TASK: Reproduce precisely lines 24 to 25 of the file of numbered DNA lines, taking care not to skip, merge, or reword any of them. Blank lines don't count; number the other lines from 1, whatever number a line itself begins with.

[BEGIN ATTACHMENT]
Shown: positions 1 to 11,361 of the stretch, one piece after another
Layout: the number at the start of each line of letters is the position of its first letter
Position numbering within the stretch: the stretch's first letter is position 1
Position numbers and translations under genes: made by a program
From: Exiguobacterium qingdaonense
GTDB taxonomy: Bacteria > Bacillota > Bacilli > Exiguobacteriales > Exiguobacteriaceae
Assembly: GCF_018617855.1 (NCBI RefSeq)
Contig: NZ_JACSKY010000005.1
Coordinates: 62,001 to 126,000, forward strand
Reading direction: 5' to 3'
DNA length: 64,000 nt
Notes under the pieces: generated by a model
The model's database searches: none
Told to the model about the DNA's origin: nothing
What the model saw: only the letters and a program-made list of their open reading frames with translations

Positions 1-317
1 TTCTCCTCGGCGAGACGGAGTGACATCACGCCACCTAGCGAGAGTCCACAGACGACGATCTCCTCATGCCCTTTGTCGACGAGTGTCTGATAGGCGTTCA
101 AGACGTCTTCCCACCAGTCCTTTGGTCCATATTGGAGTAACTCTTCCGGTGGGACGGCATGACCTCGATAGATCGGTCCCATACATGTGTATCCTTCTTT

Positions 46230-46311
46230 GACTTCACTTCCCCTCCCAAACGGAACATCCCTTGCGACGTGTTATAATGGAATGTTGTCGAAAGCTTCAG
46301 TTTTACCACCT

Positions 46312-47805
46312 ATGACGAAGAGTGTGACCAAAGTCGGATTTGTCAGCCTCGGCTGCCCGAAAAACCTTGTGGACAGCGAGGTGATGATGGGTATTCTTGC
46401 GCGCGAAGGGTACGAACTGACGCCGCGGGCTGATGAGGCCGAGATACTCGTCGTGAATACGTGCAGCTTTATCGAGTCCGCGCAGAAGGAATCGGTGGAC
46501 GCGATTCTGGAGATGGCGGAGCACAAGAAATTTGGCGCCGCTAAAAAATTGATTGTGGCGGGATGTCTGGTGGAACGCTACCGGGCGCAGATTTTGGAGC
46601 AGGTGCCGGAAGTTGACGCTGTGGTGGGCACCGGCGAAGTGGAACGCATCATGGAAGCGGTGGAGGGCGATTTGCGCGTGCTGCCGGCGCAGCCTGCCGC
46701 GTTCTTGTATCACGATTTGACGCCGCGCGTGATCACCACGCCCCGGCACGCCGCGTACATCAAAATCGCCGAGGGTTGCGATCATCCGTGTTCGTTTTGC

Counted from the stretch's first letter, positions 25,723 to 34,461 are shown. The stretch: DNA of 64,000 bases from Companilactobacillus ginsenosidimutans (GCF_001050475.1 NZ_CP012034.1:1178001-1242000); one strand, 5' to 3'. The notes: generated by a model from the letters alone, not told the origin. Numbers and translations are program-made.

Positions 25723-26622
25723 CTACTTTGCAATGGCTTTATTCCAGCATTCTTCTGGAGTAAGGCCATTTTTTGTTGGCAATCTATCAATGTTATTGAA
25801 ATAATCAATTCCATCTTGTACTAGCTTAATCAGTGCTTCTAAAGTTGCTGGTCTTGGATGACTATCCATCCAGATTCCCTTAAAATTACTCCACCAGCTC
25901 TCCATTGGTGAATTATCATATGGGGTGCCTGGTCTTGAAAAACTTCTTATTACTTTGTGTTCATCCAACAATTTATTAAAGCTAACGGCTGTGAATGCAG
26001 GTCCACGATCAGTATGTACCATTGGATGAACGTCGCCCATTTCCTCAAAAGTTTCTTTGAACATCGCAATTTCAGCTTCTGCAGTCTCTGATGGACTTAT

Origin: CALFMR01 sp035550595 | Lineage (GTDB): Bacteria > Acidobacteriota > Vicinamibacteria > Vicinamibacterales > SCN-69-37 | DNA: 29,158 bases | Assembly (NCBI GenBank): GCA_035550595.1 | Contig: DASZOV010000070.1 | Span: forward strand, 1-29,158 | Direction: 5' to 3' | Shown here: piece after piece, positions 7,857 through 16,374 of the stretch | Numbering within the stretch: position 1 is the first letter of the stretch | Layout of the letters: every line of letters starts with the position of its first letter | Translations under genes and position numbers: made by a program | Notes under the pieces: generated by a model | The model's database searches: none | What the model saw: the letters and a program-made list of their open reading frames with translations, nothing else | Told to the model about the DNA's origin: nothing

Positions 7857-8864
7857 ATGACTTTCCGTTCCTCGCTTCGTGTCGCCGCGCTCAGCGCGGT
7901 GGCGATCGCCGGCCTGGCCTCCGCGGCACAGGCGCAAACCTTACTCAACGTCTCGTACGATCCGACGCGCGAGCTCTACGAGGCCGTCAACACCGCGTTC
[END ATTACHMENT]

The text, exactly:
46401 GCGCGAAGGGTACGAACTGACGCCGCGGGCTGATGAGGCCGAGATACTCGTCGTGAATACGTGCAGCTTTATCGAGTCCGCGCAGAAGGAATCGGTGGAC
46501 GCGATTCTGGAGATGGCGGAGCACAAGAAATTTGGCGCCGCTAAAAAATTGATTGTGGCGGGATGTCTGGTGGAACGCTACCGGGCGCAGATTTTGGAGC